Marriage and Our Emotions – Part 4: About Fear – A Couple’s Bible Study

Fear is a powerful emotion, given to us by God Himself. But do we really understand its place in our lives?

Our lives are full of emotions–both positive and negative. And our marriages are greatly impacted by them. This Couple’s Bible Study series explores what the Bible has to say about our emotions and will help us understand how to make sure our emotions are a blessing and not a curse to our marriage relationships.

For the last three weeks we have been discussing emotions, what the Bible teaches about them, and how they affect our marriages. God gave us emotions to be an important and positive part of our lives. But sin can cause them to become harmful instead of helpful. Last week we began looking at specific emotions by studying LOVE. This week we examine FEAR.

We often think about fear as a negative emotion. And it certainly can be. Like love, God teaches us about fear in His Word. Therefore, fear must be important. And just as with love, to fully understand fear we must accept that it is more than an emotion. So let’s discover what God means when He uses that term in Scripture and how it impacts our lives and marriages.


When we look at the words used for fear in the original languages of the Bible, we do not find the variety we did last week with the word love. There are ten nouns and eight verbs in the Hebrew vocabulary that are regularly translated “fear,” “to fear,” or “to be afraid.” But only one of the noun forms and one of the verb forms are used in the Old Testament, and they both come from the same root. In the New Testament Greek only one word is used in both forms–phobos as a noun and phobeo as a verb.

You might notice that we derive our English word phobia from the Greek word. In fact, the Merriam-Webster Dictionary defines phobia as “an extremely strong dislike or fear of someone or something.” This is a definition of fear we can all relate to.

So what does the Bible mean when the word fear is used? The fact is it can mean several things.

Fear can refer to the terror we feel in a frightening situation.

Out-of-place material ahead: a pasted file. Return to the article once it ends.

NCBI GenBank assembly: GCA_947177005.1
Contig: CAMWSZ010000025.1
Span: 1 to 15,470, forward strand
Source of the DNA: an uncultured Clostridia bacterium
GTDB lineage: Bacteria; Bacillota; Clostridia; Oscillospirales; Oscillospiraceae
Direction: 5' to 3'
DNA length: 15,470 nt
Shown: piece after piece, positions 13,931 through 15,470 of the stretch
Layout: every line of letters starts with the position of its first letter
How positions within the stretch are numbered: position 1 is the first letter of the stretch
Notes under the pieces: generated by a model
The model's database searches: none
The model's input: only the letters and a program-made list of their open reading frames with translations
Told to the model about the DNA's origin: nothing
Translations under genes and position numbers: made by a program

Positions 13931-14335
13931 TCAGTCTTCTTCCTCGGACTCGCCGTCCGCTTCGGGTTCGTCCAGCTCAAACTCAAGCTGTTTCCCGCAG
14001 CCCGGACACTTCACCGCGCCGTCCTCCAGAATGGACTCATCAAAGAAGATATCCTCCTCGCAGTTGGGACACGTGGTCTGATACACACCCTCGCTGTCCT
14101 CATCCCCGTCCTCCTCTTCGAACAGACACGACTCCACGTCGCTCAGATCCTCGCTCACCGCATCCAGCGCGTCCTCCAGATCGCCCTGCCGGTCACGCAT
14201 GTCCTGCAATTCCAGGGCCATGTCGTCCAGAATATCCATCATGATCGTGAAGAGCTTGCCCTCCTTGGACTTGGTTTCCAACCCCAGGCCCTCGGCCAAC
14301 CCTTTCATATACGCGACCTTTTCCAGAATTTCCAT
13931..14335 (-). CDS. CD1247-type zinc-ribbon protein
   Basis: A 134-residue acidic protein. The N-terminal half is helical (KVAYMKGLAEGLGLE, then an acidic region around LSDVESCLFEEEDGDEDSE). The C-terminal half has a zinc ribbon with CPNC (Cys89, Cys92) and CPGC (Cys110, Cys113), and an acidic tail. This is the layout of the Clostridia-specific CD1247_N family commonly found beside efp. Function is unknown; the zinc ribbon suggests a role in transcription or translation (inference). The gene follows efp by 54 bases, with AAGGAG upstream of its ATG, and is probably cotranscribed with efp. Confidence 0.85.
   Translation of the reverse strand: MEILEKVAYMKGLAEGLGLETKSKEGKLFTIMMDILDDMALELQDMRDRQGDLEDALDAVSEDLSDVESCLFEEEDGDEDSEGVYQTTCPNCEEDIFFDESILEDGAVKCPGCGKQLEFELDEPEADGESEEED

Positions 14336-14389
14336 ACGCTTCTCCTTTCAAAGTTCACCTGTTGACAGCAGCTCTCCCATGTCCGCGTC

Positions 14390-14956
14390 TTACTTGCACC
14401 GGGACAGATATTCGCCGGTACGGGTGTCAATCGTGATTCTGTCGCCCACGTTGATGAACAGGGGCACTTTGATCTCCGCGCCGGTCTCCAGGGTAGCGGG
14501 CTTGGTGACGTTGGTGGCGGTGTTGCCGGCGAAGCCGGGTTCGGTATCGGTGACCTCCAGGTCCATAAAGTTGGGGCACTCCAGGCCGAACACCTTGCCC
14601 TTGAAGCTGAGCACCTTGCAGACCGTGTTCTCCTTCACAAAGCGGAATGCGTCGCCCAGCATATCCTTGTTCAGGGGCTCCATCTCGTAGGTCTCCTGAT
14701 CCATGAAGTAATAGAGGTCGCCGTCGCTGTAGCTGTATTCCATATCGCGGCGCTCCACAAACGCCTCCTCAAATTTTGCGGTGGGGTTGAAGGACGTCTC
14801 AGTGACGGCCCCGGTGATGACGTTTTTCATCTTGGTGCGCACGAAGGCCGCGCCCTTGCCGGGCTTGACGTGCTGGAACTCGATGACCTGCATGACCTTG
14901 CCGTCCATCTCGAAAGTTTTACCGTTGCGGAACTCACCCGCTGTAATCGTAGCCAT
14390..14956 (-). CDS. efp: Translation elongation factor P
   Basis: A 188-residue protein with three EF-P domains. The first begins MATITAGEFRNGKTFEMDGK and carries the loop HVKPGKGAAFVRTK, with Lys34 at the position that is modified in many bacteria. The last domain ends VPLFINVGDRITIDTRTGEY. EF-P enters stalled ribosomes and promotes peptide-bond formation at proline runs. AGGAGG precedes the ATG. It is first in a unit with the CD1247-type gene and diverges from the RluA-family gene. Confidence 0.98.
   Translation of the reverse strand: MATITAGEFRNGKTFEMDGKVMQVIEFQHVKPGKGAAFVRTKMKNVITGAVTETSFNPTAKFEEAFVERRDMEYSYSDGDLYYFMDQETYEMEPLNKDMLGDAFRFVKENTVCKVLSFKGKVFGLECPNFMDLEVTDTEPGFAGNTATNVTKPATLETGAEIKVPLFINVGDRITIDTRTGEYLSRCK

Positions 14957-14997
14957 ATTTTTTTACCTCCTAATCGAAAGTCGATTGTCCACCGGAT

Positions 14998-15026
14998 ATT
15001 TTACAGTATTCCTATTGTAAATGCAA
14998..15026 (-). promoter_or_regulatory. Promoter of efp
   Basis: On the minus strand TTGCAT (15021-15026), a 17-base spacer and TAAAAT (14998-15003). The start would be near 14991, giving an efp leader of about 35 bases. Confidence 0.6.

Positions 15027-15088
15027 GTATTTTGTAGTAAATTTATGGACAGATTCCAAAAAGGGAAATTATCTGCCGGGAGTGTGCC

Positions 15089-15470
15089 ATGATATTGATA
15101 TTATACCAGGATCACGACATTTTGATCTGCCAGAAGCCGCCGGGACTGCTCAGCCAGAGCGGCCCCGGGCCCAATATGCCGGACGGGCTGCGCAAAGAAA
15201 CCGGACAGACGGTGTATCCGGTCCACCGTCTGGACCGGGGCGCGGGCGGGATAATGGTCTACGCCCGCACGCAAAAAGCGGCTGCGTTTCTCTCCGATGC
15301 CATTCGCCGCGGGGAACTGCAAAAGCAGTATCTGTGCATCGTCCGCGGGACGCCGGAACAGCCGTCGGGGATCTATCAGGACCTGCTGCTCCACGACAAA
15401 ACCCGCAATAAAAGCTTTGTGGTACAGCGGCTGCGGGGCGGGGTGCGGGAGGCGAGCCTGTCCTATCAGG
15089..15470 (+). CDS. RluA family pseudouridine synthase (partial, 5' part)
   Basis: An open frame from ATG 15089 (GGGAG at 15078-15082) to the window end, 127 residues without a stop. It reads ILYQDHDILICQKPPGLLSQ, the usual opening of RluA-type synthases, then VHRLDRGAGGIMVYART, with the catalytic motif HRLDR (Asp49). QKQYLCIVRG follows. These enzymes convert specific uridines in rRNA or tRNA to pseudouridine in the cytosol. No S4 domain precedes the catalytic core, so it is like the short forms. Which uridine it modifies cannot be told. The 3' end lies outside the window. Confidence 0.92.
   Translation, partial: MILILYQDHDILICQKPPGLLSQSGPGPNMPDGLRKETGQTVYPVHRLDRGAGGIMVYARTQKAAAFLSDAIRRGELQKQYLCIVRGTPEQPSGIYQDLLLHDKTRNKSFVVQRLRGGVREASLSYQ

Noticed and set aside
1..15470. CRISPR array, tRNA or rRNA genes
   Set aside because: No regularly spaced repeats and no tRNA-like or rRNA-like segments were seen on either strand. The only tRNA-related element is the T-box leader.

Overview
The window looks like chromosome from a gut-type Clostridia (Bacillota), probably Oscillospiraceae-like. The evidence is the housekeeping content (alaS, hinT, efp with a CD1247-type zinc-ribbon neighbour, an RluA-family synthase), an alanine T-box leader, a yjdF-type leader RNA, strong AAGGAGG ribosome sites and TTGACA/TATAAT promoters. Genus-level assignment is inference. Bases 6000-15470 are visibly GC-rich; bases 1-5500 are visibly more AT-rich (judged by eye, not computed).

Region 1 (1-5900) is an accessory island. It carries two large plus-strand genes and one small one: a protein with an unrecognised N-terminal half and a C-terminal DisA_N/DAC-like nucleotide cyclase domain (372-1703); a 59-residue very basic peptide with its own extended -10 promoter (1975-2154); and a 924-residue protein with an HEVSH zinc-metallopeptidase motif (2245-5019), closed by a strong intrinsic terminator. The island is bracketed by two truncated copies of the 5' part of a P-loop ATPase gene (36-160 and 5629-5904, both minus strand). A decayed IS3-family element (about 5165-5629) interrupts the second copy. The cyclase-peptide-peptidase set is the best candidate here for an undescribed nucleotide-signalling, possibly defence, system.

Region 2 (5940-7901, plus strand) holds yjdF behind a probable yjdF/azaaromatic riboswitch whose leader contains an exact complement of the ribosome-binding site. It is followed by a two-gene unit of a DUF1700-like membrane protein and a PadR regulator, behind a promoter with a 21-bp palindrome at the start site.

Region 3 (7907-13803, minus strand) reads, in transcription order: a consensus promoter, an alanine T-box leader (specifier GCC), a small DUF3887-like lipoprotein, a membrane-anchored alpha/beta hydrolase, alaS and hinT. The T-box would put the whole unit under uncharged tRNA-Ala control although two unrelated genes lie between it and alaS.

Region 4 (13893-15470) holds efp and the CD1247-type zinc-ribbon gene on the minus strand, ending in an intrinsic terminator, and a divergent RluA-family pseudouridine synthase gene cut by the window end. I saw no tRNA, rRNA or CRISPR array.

The disciples obviously felt fear in their boat in the midst of a storm, even though Jesus was with them. Matthew 8:26 says: “He (Jesus) replied, ‘You of little faith, why are you so afraid?’ Then he got up and rebuked the winds and the waves, and it was completely calm” (bold mine). Jesus is teaching His disciples, and us today, that even in frightening situations we can have confidence because He is with us.

Fear in the Bible can also mean the reverence or awe we have in the presence of greatness or someone of great power.

We see an example of this when Moses gave the Ten Commandments to God’s people. We read their response in Deuteronomy 20:18-19: “When the people saw the thunder and lightning and heard the trumpet and saw the mountain in smoke, they trembled with fear. They stayed at a distance and said to Moses, ‘Speak to us yourself and we will listen. But do not have God speak to us or we will die’” (bold mine).

Fear can also mean respect, in the same way a servant fears his master and serves him faithfully.

We see this meaning in the challenge Joshua gave God’s people: “Now fear the Lord and serve him with all faithfulness. Throw away the gods your ancestors worshiped beyond the Euphrates River and in Egypt, and serve the Lord. But if serving the Lord seems undesirable to you, then choose for yourselves this day whom you will serve, whether the gods your ancestors served beyond the Euphrates, or the gods of the Amorites, in whose land you are living. But as for me and my household, we will serve the Lord” (Joshua 24:14-15, bold mine).

Fear in the Bible and the fear of the Lord includes all of these things. The emotion of fear we feel when faced with a dangerous situation is given to us by God to protect us.